Today's digital age has created an opportunity for network operators worldwide to differentiate themselves in an increasingly competitive market by developing effective and attainable network evolution plans that will enable them to keep pace with user requirements for access to services and applications - anywhere, anytime, on any device.
To help deliver that promise, Alcatel-Lucent has developed its high leverage network strategy, through which providers can address the need for building efficient, high-availability networks, as well as the innovative, user-centric services they deliver across those networks. The high leverage network model allows providers to have flexible bandwidth while retaining an acceptable cost model - critical for delivering advanced applications to users across multiple access technologies.
Importantly, in the United States, the high leverage network will also offer an opportunity to catch up to other developed markets in terms of broadband infrastructure. Continued, targeted investment in effective next generation network solutions will also help boost the economy through job generation and new applications and services users will pay for that run on those new high leverage networks. This, of course, is a key driver of the Obama Administration's broadband component of its Economic Recovery Act, which is designed to drive intelligent investment in broadband infrastructure.
Such investment is also the only path to being able to support end user demands for more interactive broadband services, including multimedia services, as well as tighter integration between telecom and other media.
Alcatel-Lucent details a high leverage network as having the following characteristics:
· High bandwidth
· Scalable and elastic
· Reliable, resilient, and always on
· Open and interoperable
· Secure and private
However, this is a major undertaking, and such an evolution will not happen quickly, though incremental progress will become evident quickly, as operators look to phase out their legacy networks in favor of new high leverage networks. Success will depend on their ability to make the transition seamlessly to users, with no service disruption.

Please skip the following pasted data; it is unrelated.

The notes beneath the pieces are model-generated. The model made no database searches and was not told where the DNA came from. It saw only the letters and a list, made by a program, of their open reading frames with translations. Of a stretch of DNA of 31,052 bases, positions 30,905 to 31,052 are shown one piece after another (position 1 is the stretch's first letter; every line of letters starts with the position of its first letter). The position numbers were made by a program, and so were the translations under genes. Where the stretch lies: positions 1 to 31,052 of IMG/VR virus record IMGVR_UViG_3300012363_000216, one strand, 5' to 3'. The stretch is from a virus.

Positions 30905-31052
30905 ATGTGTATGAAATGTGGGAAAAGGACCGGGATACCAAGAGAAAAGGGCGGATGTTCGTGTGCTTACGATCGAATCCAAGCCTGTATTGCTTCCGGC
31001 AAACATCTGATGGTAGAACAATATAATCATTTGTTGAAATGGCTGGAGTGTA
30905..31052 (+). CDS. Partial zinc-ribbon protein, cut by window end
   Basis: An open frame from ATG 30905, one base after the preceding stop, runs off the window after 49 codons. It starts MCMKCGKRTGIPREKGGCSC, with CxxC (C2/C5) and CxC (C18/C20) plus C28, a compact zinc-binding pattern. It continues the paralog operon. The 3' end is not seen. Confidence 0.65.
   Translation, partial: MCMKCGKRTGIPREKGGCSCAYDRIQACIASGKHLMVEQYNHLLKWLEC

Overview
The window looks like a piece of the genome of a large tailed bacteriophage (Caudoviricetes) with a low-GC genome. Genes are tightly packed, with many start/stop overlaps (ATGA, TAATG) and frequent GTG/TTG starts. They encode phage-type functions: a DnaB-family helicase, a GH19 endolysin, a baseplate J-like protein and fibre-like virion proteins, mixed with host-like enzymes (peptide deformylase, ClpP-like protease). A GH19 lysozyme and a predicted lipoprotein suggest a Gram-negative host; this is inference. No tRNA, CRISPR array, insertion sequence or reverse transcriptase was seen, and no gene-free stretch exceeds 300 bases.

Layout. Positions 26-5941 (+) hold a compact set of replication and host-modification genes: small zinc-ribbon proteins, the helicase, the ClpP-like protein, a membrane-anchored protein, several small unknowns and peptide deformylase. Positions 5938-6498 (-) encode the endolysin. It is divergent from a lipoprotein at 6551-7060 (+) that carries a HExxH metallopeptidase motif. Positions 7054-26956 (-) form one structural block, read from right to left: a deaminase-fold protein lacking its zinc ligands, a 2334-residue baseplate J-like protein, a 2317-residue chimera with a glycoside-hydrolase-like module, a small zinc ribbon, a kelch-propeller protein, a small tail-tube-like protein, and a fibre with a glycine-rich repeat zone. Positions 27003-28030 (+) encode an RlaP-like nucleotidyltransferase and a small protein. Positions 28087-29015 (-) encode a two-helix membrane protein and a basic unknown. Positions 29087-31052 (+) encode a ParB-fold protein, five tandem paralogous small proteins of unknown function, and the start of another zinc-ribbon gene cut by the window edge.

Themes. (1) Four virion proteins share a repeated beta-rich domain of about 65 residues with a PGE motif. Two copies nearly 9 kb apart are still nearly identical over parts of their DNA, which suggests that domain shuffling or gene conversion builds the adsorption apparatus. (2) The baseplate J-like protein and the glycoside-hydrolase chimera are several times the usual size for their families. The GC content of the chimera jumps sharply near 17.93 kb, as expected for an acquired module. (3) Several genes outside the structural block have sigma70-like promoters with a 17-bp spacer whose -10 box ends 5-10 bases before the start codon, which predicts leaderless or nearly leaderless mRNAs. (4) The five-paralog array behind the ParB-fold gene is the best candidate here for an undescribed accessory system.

While each network provider will choose the specific path to a high leverage network that fits its model, it will be an multi-stage process that will culminate in a complete migration of all services and subscribers.
Many wireline providers have already begun the process by deploying investing in broadband, IP/MPLS, or optical transport solutions, which have opened the door for new services, like residential triple play or VPNs. Additional steps might include access network evolution from copper to fiber, enhanced video capabilities, improved content delivery, new advertising models, and digital home solutions.
On the wireless side, providers will look to adapt their traditional voice networks to accommodate the growth of wireless data services, with an eye on transport costs. Of course, there is much more to it than just transport, and wireless operators will also need to focus ultimately on evolving to all IP networks to ensure scalability and cost effectiveness. This means they'll need to develop plans for evolving radio access networks, backhaul, the network core, service delivery architectures, as well as the transport layer.
This is where a proven networking expert - both wired and wireless - like Alcatel-Lucent can prove a value partner. Alcatel-Lucent has developed its product set specifically to help network operators evolve from legacy to all-IP in a cost effective, step-by-step manner that will only become apparent to subscribers when the realize the benefits of the new infrastructure - though most users care little about how their services work, they only care that they work.
Ultimately, because the nature of IP differs little between wired and wireless networks, the same strategies that have already proven beneficial for many wireline operators will also be implemented by wireless providers. In fact, a wireless IP network will become merely an extension of a wireline IP network. Before that can happen, though, wireless and wireline operators alike must overcome a number of hurdles:
· Converging the metro, aggregation, and edge with Carrier Ethernet and MPLS;
· Evolving from circuit-based to packet-based transport using packet-optical transport;
· Scaling the core with next generation integration of IP and optical technologies;
· Delivering service specialization and application assurance to improve end user QoE;
· Enabling converged services control including dynamic policy management, session control and mobility management.
Once these issues have been addressed, and providers have drawn up plans for their evolution path, they will enjoy significantly lower operating costs, while cutting the time to market for new services, and will have increased flexibility with bandwidth and service delivery - all resulting in increased revenues.
In addition, U.S. providers will have put the country's infrastructure back on a path to being a global leader, rather than playing from behind, as it is now.
Common strategies for evolving to high leverage networks can be found in Alcatel-Lucent's whitepaper, and more on how intelligent investment in networks will help support America's infrastructure growth, read here.